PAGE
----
- Twitter Deletes Journalists' Tweets about Torrent Story
Picks of the Week
- Jeff's Numbers: Mayor Pete speaks Binary, Get naked to protest social media
- Mathew's Thing: Assassin's Creed Unity will be used to rebuild Notre-Dame cathedral
On this episode, Adam and Ralph have their first guest, Dr. Lisa Funnell. Dr. Funnell’s research explores the performance and intersection of identities—specifically gender, race, sexuality, nationality, and ethnicity—in Hong Kong martial arts films, Hollywood blockbusters, and the James Bond franchise. We recognize we should have held out this discussion for episode 007, but we were too excited to contain ourselves.
- Lisa Funnel (personal site)
- Purchase her books on Amazon
- Gal Gadot will only be ‘Wonder Woman’ again if Brett Ratner is out(Page Six)
- We Are All Implicated in the Post-Weinstein Reckoning (The Cut)
Cory Doctorow's latest book is Radicalized. Megan Morrone talks to him about DRM toast, online radicalization and science fiction vs. futurism.
I love the sound of these short stories. I’ll need to track down a copy.
Jason Howell speaks with Brianna Wu, video game developer and Candidate for US House of Representatives in MA District 8 for 2020. They discuss how she got started in tech, surviving the Gamergate harassment, why she's running for Congress, and more.
Interesting statistics about first time congressional candidates. I loved the way she framed her run for congress as something she would do at least twice since an engineer would look at the problem and know that the first time would be a failure, but that a second attempt would be more likely to win.
The World Wide Web just turned 30 years old, and so much has changed over those three decades because of this powerful new medium. Books, music, and video are beamed instantly around the globe, and authors, artists, and the giant industries around them have reacted in excited, complicated and sometimes fearful ways. Joining us on episode 29 is Kyle Courtney, a legal scholar and lecturer here at Northeastern University, and the copyright advisor for Harvard University. Kyle is a leading expert on intellectual property and copyright law during the era of the Web, and someone who has thought actively and creatively about the past present and future of what we do and say online.
At first, Don McGahn tried to limit White House cooperation with the special counsel investigation. He became one of its key cooperators.
We dig into the highly anticipated findings of the special counsel’s two-year investigation.
Once in a while, in this space, we offer you an episode of another podcast that we think is pretty aligned with our goals here at On the Media. This week, we’re offering you the first episode of a new podcast from WNYC Studios, called The Stakes. The angle is: we built the society we've got. And maybe it's time to build a new one.
You can and should subscribe to The Stakes wherever you get your podcasts (we are). But in the meantime, here's their first episode all about the pervasive problem of lead paint stillpoisoning children. The ancient Greeks knew lead is poisonous. Ben Franklin wrote about its dangers. So how did it end up being all around us? And how is it still a problem?
I knew lead paint was a huge problem, but didn’t know about some of the early history about why. It’s painful that this is still such a problem in current society. It’s deplorable that corporations can get away with exploiting society with externalities like this.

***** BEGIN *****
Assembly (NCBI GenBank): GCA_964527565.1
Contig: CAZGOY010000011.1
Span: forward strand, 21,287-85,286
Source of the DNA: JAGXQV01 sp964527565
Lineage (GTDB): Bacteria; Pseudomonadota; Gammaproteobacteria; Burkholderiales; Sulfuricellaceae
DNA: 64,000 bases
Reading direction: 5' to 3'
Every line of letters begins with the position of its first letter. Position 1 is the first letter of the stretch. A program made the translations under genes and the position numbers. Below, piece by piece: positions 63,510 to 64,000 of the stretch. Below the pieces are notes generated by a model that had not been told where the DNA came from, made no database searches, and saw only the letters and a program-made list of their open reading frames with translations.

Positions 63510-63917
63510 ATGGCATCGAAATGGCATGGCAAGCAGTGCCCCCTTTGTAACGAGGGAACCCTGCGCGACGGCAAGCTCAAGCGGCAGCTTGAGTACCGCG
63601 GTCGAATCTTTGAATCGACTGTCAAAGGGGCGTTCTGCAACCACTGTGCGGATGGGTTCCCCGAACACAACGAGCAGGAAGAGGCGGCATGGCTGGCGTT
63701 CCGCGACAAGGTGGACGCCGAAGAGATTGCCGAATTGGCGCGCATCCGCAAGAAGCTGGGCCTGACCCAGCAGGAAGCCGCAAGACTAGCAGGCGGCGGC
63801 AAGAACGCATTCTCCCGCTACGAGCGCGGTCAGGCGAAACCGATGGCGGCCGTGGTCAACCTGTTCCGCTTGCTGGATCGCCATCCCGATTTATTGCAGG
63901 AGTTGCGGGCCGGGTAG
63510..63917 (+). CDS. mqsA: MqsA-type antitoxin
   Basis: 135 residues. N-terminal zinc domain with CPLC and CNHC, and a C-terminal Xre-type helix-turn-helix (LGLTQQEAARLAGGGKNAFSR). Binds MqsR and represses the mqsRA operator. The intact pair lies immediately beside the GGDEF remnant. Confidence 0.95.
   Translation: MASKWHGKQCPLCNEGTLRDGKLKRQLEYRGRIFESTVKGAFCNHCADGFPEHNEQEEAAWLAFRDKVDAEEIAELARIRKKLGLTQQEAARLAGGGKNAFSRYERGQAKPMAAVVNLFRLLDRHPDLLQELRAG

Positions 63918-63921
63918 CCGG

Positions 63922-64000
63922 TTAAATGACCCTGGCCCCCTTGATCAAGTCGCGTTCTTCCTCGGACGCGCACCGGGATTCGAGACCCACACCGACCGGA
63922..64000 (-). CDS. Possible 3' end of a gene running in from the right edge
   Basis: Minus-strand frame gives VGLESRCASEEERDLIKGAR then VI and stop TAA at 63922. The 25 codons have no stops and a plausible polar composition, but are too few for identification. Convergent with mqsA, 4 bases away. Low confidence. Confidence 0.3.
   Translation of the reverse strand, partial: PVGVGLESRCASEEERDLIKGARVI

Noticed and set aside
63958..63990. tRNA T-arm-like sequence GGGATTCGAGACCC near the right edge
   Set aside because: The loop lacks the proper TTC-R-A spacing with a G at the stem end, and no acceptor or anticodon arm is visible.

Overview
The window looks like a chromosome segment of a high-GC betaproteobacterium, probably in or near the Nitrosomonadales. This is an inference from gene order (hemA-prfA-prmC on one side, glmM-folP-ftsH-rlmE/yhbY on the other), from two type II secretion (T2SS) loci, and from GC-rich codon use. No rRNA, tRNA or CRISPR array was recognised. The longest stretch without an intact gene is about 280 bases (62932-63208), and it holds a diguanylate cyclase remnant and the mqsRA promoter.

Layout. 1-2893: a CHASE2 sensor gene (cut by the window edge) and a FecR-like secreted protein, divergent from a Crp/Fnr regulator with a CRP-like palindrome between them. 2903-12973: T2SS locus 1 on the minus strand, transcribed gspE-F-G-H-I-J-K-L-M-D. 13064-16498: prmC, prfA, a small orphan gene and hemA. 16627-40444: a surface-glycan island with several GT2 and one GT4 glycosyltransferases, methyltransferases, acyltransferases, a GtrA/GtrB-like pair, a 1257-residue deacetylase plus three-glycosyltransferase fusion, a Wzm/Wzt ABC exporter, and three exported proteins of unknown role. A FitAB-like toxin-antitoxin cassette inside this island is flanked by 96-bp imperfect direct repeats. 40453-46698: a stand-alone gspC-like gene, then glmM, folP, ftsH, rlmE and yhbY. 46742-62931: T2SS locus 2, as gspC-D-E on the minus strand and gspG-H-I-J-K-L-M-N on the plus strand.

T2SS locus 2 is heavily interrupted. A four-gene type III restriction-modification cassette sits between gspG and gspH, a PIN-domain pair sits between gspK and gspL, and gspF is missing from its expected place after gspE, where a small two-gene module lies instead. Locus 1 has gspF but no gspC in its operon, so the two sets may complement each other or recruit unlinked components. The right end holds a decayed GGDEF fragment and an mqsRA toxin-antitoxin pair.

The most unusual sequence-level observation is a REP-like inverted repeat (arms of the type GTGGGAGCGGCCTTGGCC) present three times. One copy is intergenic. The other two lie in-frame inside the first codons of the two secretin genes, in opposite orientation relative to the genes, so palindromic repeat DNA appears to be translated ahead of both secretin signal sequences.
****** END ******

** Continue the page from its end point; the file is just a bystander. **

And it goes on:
On the Media is one of the few podcasts that I don’t mind when they sneak other episodes of material into their feed because they have such a solid editorial voice of what does or doesn’t appear in their feed.
Another interesting episode idea for the show with this theme could cover surveillance capitalism and digital redlining potentially with interviews with academics/researchers like Chris Gilliard, Cathy O’Neil, and Tressie McMillan Cottom.
Google Cloud Next, Larry & Sergei MIA
This Week's Stories
- Staceysplaining Google Cloud Next
- Australia and the UK vs Free Speech on Social Media
- Google Drone Tests in Australia
- Google Cancels its AI Ethics Board in Record Time
- Larry and Sergei: MIA
- G Suite and Google Home: Better, but Still Disappointing
- More Ads and Suggestions Coming to Google Maps
- Embedded Ads Coming to Android TV
- Pixel 3a: All the Leaks!
- Google Tests Health Wristband
- YouTube TV Price Hike
- YouTube Choose-Your-Own-Adventure
- House Futilely Votes to Save Net Neutrality
Picks of the Week
- Stacey's Thing: Verdant Lady Cocktail
- Jeff's Number: More Pixel Laptops, Tablets on the Way
- Jason's App: AllTrails
Ralph chats with Mary Jo Heath, who recently spoke at OU for a Presidential Dream Course titled Women in Media Leadership.
Mary Jo Heath is in her fourth season as Radio Host of the Metropolitan Opera radio broadcasts, hosting both the Saturday matinees heard live by almost eight million people worldwide each week and the evening broadcasts on the Met Opera Radio Channel on SiriusXM – more than 70 live broadcasts of 25 different operas each season. She is only the fourth “Voice of the Met” in the history of the house since the broadcasts began in 1931. Prior to that appointment she spent nine seasons as the Met’s Senior Radio Producer, leading almost 1,000 broadcasts from behind the scenes. She has worked for more than 25 years in many parts of the music industry, from radio stations to record companies to researching and writing to the internet. She holds Bachelor’s and Master’s degrees in music from the University of Oklahoma in her hometown of Norman, Oklahoma. She earned a Ph.D. in music theory from the Eastman School of Music where she returned in May 2016 to give the Commencement Address and receive a Distinguished Alumni Award.
I love the idea that a radio producer from opera would sit in on live sports coverage by ESPN to improve her “game”.